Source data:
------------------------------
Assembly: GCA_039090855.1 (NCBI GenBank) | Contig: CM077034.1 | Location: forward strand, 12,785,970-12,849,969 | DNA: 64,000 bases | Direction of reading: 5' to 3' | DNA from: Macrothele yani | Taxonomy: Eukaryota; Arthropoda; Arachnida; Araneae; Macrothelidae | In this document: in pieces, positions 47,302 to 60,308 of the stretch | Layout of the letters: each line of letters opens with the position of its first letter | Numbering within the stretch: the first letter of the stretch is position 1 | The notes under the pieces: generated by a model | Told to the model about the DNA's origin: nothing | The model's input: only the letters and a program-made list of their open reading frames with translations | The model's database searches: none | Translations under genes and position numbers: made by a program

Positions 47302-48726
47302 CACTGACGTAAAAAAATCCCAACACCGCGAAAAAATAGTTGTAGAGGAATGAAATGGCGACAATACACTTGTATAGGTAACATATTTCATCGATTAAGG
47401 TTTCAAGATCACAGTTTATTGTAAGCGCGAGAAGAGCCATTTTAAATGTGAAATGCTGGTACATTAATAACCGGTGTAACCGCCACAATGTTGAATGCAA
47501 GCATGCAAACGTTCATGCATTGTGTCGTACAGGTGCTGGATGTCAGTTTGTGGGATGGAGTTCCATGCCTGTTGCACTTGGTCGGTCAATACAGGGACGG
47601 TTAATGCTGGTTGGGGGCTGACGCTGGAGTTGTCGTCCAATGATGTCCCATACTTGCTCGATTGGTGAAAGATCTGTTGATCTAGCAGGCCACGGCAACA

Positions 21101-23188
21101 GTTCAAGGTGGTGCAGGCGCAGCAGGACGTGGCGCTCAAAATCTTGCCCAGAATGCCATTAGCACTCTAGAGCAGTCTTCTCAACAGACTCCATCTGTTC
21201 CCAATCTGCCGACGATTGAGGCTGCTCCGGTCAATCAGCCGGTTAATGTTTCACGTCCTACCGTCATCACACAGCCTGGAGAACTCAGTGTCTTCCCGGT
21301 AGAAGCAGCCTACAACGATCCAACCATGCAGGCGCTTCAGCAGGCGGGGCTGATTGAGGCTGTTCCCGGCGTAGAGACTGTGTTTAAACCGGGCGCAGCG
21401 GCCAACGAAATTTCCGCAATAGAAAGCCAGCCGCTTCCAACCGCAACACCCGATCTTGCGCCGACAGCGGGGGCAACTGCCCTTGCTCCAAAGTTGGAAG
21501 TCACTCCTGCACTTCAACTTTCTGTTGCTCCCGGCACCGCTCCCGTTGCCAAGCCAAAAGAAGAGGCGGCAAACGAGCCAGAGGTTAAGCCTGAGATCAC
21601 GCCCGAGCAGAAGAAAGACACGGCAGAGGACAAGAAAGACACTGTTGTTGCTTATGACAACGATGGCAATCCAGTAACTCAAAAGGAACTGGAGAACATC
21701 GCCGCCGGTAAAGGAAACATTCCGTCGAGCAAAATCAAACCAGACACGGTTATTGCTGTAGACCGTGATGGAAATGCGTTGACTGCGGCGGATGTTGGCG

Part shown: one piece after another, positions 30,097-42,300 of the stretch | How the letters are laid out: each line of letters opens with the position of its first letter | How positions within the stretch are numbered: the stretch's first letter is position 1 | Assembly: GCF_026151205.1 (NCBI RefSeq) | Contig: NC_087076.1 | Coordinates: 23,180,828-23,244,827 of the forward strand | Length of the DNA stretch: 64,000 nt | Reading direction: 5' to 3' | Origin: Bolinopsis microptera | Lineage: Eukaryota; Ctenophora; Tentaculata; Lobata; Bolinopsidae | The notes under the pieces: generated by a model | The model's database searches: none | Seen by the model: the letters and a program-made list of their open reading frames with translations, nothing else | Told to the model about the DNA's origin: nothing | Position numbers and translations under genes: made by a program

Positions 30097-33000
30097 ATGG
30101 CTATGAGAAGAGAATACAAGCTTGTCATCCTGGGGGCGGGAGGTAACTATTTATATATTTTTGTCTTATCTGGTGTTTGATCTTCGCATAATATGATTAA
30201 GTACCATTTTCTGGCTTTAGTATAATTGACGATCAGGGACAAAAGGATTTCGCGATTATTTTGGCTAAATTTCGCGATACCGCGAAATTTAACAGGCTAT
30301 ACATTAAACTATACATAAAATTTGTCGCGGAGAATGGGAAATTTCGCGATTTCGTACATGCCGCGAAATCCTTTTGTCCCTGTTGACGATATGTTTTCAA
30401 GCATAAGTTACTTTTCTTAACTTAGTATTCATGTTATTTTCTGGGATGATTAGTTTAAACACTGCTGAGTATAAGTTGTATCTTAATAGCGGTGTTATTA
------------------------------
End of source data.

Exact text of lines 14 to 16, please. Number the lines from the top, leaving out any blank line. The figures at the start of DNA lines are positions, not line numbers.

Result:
21701 GCCGCCGGTAAAGGAAACATTCCGTCGAGCAAAATCAAACCAGACACGGTTATTGCTGTAGACCGTGATGGAAATGCGTTGACTGCGGCGGATGTTGGCG

Part shown: one piece after another, positions 30,097-42,300 of the stretch | How the letters are laid out: each line of letters opens with the position of its first letter | How positions within the stretch are numbered: the stretch's first letter is position 1 | Assembly: GCF_026151205.1 (NCBI RefSeq) | Contig: NC_087076.1 | Coordinates: 23,180,828-23,244,827 of the forward strand | Length of the DNA stretch: 64,000 nt | Reading direction: 5' to 3' | Origin: Bolinopsis microptera | Lineage: Eukaryota; Ctenophora; Tentaculata; Lobata; Bolinopsidae | The notes under the pieces: generated by a model | The model's database searches: none | Seen by the model: the letters and a program-made list of their open reading frames with translations, nothing else | Told to the model about the DNA's origin: nothing | Position numbers and translations under genes: made by a program

Positions 30097-33000